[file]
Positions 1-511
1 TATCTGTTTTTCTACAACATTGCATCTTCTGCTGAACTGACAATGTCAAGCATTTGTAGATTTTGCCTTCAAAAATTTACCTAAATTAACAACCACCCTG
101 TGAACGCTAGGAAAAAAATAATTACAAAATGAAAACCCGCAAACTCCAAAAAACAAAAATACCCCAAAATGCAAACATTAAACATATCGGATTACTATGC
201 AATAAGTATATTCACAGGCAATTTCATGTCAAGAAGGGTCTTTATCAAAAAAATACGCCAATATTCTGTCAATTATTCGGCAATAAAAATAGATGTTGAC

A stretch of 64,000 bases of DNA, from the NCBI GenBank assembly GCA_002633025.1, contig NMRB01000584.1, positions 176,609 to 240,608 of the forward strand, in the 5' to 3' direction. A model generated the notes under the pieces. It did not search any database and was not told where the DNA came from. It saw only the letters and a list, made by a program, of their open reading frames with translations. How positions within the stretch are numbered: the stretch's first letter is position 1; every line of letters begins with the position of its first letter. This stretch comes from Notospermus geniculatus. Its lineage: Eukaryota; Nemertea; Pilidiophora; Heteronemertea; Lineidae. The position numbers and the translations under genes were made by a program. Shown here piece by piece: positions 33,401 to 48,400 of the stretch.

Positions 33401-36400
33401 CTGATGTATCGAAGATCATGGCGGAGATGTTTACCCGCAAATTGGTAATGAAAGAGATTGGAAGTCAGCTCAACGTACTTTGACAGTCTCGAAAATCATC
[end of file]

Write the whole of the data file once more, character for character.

Positions 1-511
1 TATCTGTTTTTCTACAACATTGCATCTTCTGCTGAACTGACAATGTCAAGCATTTGTAGATTTTGCCTTCAAAAATTTACCTAAATTAACAACCACCCTG
101 TGAACGCTAGGAAAAAAATAATTACAAAATGAAAACCCGCAAACTCCAAAAAACAAAAATACCCCAAAATGCAAACATTAAACATATCGGATTACTATGC
201 AATAAGTATATTCACAGGCAATTTCATGTCAAGAAGGGTCTTTATCAAAAAAATACGCCAATATTCTGTCAATTATTCGGCAATAAAAATAGATGTTGAC

A stretch of 64,000 bases of DNA, from the NCBI GenBank assembly GCA_002633025.1, contig NMRB01000584.1, positions 176,609 to 240,608 of the forward strand, in the 5' to 3' direction. A model generated the notes under the pieces. It did not search any database and was not told where the DNA came from. It saw only the letters and a list, made by a program, of their open reading frames with translations. How positions within the stretch are numbered: the stretch's first letter is position 1; every line of letters begins with the position of its first letter. This stretch comes from Notospermus geniculatus. Its lineage: Eukaryota; Nemertea; Pilidiophora; Heteronemertea; Lineidae. The position numbers and the translations under genes were made by a program. Shown here piece by piece: positions 33,401 to 48,400 of the stretch.

Positions 33401-36400
33401 CTGATGTATCGAAGATCATGGCGGAGATGTTTACCCGCAAATTGGTAATGAAAGAGATTGGAAGTCAGCTCAACGTACTTTGACAGTCTCGAAAATCATC